In late May, the Pew Research Center released a report showing that more than 40 percent of U.S. households with children under age 18 list women as the sole or primary provider. Wives out-earn their husbands in nearly a quarter of households, which is surprising only in its low percentage since a 2011 survey showed women to be increasingly more educated than men, a trend that is only accelerating.
Yet this progress has come with an outsized level of anxiety. The public discourse on this topic is offensive and panic inducing at worst and petty and elitist at best, and in any case, supposes that this miraculous phenomenon somehow came about suddenly, rather than via several decades of steady employment and education gains.
On the political right: “You’re seeing the disintegration of marriage,” Juan Williams prophesied on Fox News’ Lou Dobbs Tonight discussing, with an all-male panel, Pew’s results; he also called this specter “terribly wrong.” Human Grape Ape Erik Erickson, another panelist on the program, claimed this evolution was, naturally, anti-science. “We as people in a smart society have lost the ability to have complementary [or was it complimentary? Who knows?] relationships,” he stated. The pundits’ handwringing prompted working mom and Fox News anchor Megyn Kelly to lambast her colleagues, waving a sheaf of papers at them during a later debate and saying “your science is wrong and your facts are wrong.”
It’s not just conservatives in a tizzy, however. The Atlantic and Slate, among many other publications, have made freaking out about women’s new destinies a cottage industry. Not that it’s bad to report on women’s domestic and work lives, but in the past year The Atlantic has run no less than four major stories about women’s so-called work-life balance, which sounds, from all these accounts, exhausting and joyless. Hanna Rosin, who has written on the subject for both publications, and is the co-founder of Slate’s lady-focused XX blog, also wrote 2012’s book The End of Men, which made the title subjects out to be the ultimate losers of the battle of the sexes, and presented many interviews with hapless househusbands (at least one of them publicly refuted) as proof. There have been dozens of first-person books, op-eds and articles from high-flying female executives, celebrities and government officials about how they “make it work.” Just this month The New York Times Magazine reflected on the “opt-out” generation of working moms (described as members of the “hyperelite”), who voluntarily left the workforce and now want back in, and their difficulties returning.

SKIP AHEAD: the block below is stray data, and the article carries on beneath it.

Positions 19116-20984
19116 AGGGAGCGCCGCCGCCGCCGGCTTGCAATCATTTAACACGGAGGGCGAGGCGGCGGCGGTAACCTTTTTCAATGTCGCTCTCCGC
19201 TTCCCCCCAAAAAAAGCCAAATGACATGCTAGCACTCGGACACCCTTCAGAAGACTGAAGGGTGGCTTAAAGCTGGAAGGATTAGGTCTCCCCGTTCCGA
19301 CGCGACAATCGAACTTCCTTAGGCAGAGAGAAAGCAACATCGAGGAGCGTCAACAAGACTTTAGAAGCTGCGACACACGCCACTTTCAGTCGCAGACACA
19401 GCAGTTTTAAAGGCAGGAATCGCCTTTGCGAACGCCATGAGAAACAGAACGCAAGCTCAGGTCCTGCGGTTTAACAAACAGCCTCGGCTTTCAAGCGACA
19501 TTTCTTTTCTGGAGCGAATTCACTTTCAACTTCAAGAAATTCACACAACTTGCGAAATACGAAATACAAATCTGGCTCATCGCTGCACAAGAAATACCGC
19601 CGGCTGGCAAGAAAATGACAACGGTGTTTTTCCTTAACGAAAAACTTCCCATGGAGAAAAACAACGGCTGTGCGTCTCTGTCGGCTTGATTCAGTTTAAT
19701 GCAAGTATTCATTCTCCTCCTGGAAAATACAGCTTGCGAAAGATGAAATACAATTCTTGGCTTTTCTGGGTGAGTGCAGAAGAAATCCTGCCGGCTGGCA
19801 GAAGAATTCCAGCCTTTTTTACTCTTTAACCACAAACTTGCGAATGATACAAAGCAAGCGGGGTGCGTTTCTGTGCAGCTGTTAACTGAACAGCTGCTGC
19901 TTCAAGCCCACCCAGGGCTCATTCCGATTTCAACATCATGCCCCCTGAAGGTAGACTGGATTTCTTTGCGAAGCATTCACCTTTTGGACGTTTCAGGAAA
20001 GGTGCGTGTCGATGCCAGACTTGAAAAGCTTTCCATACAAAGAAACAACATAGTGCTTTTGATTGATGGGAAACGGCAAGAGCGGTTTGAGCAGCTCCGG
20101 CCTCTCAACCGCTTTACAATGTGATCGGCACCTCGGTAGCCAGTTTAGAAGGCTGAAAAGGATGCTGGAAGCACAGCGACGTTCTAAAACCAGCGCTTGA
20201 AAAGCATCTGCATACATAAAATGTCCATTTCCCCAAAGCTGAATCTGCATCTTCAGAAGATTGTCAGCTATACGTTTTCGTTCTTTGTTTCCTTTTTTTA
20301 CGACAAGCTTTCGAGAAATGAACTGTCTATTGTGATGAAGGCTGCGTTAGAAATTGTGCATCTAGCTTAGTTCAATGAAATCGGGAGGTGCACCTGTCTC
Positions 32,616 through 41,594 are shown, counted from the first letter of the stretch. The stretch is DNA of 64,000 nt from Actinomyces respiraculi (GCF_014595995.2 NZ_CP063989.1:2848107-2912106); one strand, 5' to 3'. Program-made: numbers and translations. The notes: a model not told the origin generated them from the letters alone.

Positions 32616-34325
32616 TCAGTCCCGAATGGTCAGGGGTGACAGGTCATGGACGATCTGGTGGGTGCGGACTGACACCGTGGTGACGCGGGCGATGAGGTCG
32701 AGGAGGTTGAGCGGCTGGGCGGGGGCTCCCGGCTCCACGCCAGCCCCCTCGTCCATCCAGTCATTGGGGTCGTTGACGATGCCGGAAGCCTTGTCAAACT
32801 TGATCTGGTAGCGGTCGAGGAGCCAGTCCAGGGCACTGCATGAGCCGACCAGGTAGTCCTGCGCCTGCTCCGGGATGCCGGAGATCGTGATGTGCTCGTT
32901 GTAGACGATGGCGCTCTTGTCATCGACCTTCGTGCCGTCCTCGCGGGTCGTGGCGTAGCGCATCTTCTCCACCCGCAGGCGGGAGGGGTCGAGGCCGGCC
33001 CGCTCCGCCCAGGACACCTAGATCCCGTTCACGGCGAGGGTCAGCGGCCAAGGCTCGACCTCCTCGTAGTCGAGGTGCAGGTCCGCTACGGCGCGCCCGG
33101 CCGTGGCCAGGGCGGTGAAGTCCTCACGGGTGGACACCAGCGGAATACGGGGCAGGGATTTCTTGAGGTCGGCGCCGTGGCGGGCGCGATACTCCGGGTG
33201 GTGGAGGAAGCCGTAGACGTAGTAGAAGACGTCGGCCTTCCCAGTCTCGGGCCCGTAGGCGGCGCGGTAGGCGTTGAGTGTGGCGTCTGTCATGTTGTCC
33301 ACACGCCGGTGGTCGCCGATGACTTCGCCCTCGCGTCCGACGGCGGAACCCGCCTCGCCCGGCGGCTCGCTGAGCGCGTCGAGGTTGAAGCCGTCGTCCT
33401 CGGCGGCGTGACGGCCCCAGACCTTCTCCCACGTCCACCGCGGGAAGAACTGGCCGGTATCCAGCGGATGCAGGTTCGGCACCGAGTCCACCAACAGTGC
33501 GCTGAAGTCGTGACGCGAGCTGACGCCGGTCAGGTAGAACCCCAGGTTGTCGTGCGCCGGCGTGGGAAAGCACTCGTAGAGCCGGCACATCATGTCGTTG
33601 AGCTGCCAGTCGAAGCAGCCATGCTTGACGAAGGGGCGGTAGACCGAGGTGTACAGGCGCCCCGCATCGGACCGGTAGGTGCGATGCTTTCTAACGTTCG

In sum, the media presents a range of paradoxes, none of them desirable, for working women and society in general. Females, this commentary seems to say, should worry about the jobs they’re stealing from men, their lack of free time, the rift they’re creating in their families, the precious egos of their partners. They should not simply enjoy their professional ascendency for one second.
This frustrating echo chamber surrounding working women, especially the so-called female breadwinners (such a silly, Hunger Games-like term to begin with) includes a lot of people, be they misogynistic TV anchors or elitist journalists, talking about these women rather than to them. The women who spoke for themselves were often of the hyperelite class and thus not particularly attuned to the realities of poor and middle-class households, certainly not in an economy like San Antonio’s.
We decided to talk to these SA women. We interviewed breadwinners who provided for just themselves or for their entire family and we tried to reach out to subjects as diverse as San Antonio, asking each woman the same set of questions ranging from finances to child-rearing to their working environment.
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